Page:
Eagles

Eagles

Is there anything the internet loves more than mock drafts? 

No, probably not. 

And we are well into mock draft season even though the draft is still more than a couple months away. Heck, we’re still a few weeks away from the combine. 

No, there has never been a mock draft that’s right, but they’re fun to look through. Here’s a sampling of the latest picks for the Eagles at No. 25: 

NFL.com, Chad Reuter

Dexter Lawrence, DT, Clemson

Here’s what they said: If Haloti Ngata, who's due to become a free agent, doesn't return, Lawrence would be a good replacement.

My take on Lawrence: This has been a popular name for the Eagles recently, but I still think a different Clemson defensive lineman, Christian Wilkins, would make more sense for the Eagles. Lawrence is known as a bigger guy and more of a run-stuffer. The Eagles could use that, but I’d imagine they’ll want a more well-rounded type of player who can also get after the passer. Remember, with Fletcher Cox playing at an All-Pro level, it’s extremely important the Eagles find someone who can beat a 1-on-1. And I can’t imagine Ngata is going to return. He didn’t play up to his contract and the Eagles need to get younger there. 

CBS Sports, Ryan Wilson

Gerald Willis, DT, Miami

Here’s what they said: Willis didn't attend the Senior Bowl but he remains one of the best defensive tackles in a ridiculously deep class of them. His ability to wreak havoc in the backfield will upgrade an Eagles unit that ranked 26th in pressuring the quarterback.

 

My take on Willis: Willis will be at the combine, so the Eagles might need to sit down and have a chat with him. There are definitely some character concerns after he took a leave of absence in 2017 and transferred from Florida after reported altercations with teammates. On the field, Willis has the traits the Eagles want; he can definitely beat a 1-on-1 and had a good 2018 season with the Hurricanes. One thing we know about Joe Douglas is he likes to draft players who have shown great production at the college level; for Willis, he produced for just one season. Still, if the Eagles look past that, there’s a lot of upside. 

San Diego Union-Tribune

Josh Jacobs, RB, Alabama

Here’s what they said: The Eagles are not the same offense without a consistent run game. Jacobs is the total package with a lot of tread left on his tires — only 300 total touches in three years at Tuscaloosa. 

My take on Jacobs: I agree the Eagles need to solidify the running back position, but it’s hard to imagine them drafting a running back at No. 25. They haven’t drafted a running back in the first round since they took Keith Byars in 1986. They haven’t drafted one in the first two rounds since LeSean McCoy in 2009. So it seems unlikely. As for Jacobs, he is a really good prospect, who had really good production at Alabama. He has good vision, is definitely shifty and has shown some ability to catch out of the backfield. He would fit with the Eagles, but they aren’t likely taking a running back here, especially with needs on both lines.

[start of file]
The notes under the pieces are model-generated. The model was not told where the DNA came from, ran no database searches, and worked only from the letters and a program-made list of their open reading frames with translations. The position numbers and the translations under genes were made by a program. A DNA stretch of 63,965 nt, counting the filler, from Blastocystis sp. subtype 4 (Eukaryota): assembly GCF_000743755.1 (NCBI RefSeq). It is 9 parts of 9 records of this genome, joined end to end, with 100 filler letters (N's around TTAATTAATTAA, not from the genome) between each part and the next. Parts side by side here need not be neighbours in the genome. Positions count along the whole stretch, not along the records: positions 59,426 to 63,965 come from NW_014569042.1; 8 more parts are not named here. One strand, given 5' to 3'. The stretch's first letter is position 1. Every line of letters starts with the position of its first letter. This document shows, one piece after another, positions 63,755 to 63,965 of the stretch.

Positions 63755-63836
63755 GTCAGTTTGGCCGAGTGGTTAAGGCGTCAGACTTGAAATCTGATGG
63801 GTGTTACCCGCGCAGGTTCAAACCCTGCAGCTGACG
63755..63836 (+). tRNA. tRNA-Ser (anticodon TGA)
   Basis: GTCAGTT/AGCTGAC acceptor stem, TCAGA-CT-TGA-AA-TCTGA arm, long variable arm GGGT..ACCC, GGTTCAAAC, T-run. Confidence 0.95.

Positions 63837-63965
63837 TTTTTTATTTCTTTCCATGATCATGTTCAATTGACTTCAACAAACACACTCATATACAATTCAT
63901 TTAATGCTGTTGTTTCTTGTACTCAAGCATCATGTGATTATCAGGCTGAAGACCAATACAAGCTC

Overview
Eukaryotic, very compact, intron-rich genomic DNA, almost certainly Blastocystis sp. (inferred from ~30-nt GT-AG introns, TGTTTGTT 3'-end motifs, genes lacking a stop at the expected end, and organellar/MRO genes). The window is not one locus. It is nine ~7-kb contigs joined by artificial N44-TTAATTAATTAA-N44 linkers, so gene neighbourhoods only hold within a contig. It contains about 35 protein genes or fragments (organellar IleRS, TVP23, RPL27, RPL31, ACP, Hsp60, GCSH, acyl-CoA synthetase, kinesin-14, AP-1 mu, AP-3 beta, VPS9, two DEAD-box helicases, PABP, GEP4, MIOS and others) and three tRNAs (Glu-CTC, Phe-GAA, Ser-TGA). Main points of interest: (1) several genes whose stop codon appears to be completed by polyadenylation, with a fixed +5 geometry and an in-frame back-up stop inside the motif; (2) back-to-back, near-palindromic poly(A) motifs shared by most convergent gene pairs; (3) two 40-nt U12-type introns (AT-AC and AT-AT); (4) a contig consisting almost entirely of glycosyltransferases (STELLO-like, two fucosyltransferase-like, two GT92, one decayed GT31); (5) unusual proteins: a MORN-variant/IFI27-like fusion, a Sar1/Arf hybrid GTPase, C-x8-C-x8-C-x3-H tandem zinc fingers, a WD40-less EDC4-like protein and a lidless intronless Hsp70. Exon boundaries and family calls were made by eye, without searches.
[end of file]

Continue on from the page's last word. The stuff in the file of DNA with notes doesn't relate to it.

NBC Sports Washington

Greg Little, OT, Mississippi 

Here’s what they said: Left tackle Jason Peters turns 37 in January and battled knee injuries in recent seasons. The Eagles cannot afford to mess up the investment made in quarterback Carson Wentz. Little is one of two tackles with a projection planted in round one.

My take on Little: Drafting an offensive tackle in the first round would make plenty of sense. Even if Peters is around this season, they’ll need to find his replacement soon. At 6-5, 325 pounds, Little is someone I could see as someone Jeff Stoutland would really like to get his hands on. Little needs to grow, but he has all the physical traits teams normally look for in tackles. 

CBS Sports, Chris Trapasso

Johnathan Abram, S, Mississippi State

Here’s what they said: Abram ahead of Deionte Thompson from Alabama? It could happen. Abram is bigger, more physical safety with plenty of dynamic physical traits, and Philadelphia has to build its secondary.

My take on Abram: Safety is a possibility, although history tells us the Eagles are more likely to take a lineman. They simply haven’t taken safeties this high. But there is a need there to some extent, even after Rodney McLeod restructured his contract to return in 2019. There’s no guaranteed McLeod will be back in 2020 and Malcolm Jenkins isn’t getting any younger. And aside from that, the Eagles use three safeties quite a bit. As for Abram, I don’t know much more than what I’ve read, but the Eagles don’t have size as a requirement for their safeties. Just think about McLeod and Avonte Maddox.

 

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